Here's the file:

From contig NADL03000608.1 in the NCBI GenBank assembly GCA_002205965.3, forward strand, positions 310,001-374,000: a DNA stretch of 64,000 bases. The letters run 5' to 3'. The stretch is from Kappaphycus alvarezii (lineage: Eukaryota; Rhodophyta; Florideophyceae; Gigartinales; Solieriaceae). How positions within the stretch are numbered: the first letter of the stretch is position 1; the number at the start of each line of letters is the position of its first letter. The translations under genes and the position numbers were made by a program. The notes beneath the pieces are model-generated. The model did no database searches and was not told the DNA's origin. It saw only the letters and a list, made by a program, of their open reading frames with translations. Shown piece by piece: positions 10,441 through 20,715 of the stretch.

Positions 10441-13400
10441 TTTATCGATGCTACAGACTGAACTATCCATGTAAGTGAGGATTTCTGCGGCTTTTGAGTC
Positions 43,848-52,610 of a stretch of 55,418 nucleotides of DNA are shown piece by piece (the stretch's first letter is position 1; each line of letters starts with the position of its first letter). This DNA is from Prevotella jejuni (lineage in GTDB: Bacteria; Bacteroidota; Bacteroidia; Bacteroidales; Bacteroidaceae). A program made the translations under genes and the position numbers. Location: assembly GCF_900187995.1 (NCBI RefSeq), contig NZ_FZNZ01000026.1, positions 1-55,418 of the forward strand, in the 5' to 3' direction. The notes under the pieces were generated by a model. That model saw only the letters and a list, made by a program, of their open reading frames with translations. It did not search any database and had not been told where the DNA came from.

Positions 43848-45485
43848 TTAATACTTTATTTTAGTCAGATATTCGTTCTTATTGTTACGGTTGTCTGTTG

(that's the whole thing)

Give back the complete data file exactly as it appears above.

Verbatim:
From contig NADL03000608.1 in the NCBI GenBank assembly GCA_002205965.3, forward strand, positions 310,001-374,000: a DNA stretch of 64,000 bases. The letters run 5' to 3'. The stretch is from Kappaphycus alvarezii (lineage: Eukaryota; Rhodophyta; Florideophyceae; Gigartinales; Solieriaceae). How positions within the stretch are numbered: the first letter of the stretch is position 1; the number at the start of each line of letters is the position of its first letter. The translations under genes and the position numbers were made by a program. The notes beneath the pieces are model-generated. The model did no database searches and was not told the DNA's origin. It saw only the letters and a list, made by a program, of their open reading frames with translations. Shown piece by piece: positions 10,441 through 20,715 of the stretch.

Positions 10441-13400
10441 TTTATCGATGCTACAGACTGAACTATCCATGTAAGTGAGGATTTCTGCGGCTTTTGAGTC
Positions 43,848-52,610 of a stretch of 55,418 nucleotides of DNA are shown piece by piece (the stretch's first letter is position 1; each line of letters starts with the position of its first letter). This DNA is from Prevotella jejuni (lineage in GTDB: Bacteria; Bacteroidota; Bacteroidia; Bacteroidales; Bacteroidaceae). A program made the translations under genes and the position numbers. Location: assembly GCF_900187995.1 (NCBI RefSeq), contig NZ_FZNZ01000026.1, positions 1-55,418 of the forward strand, in the 5' to 3' direction. The notes under the pieces were generated by a model. That model saw only the letters and a list, made by a program, of their open reading frames with translations. It did not search any database and had not been told where the DNA came from.

Positions 43848-45485
43848 TTAATACTTTATTTTAGTCAGATATTCGTTCTTATTGTTACGGTTGTCTGTTG